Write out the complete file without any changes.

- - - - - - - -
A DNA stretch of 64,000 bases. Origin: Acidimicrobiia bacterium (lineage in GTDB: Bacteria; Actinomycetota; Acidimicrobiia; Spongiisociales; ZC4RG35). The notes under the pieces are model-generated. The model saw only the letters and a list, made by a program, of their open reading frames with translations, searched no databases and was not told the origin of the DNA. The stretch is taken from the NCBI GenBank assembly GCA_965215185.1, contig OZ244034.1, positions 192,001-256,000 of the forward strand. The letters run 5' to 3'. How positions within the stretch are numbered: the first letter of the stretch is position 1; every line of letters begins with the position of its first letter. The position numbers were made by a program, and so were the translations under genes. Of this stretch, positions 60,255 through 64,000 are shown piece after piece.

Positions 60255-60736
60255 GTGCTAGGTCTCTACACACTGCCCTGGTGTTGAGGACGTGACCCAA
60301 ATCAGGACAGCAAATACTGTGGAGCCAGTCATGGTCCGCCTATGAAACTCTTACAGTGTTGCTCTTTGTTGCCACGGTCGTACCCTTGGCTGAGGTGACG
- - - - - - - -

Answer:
A DNA stretch of 64,000 bases. Origin: Acidimicrobiia bacterium (lineage in GTDB: Bacteria; Actinomycetota; Acidimicrobiia; Spongiisociales; ZC4RG35). The notes under the pieces are model-generated. The model saw only the letters and a list, made by a program, of their open reading frames with translations, searched no databases and was not told the origin of the DNA. The stretch is taken from the NCBI GenBank assembly GCA_965215185.1, contig OZ244034.1, positions 192,001-256,000 of the forward strand. The letters run 5' to 3'. How positions within the stretch are numbered: the first letter of the stretch is position 1; every line of letters begins with the position of its first letter. The position numbers were made by a program, and so were the translations under genes. Of this stretch, positions 60,255 through 64,000 are shown piece after piece.

Positions 60255-60736
60255 GTGCTAGGTCTCTACACACTGCCCTGGTGTTGAGGACGTGACCCAA
60301 ATCAGGACAGCAAATACTGTGGAGCCAGTCATGGTCCGCCTATGAAACTCTTACAGTGTTGCTCTTTGTTGCCACGGTCGTACCCTTGGCTGAGGTGACG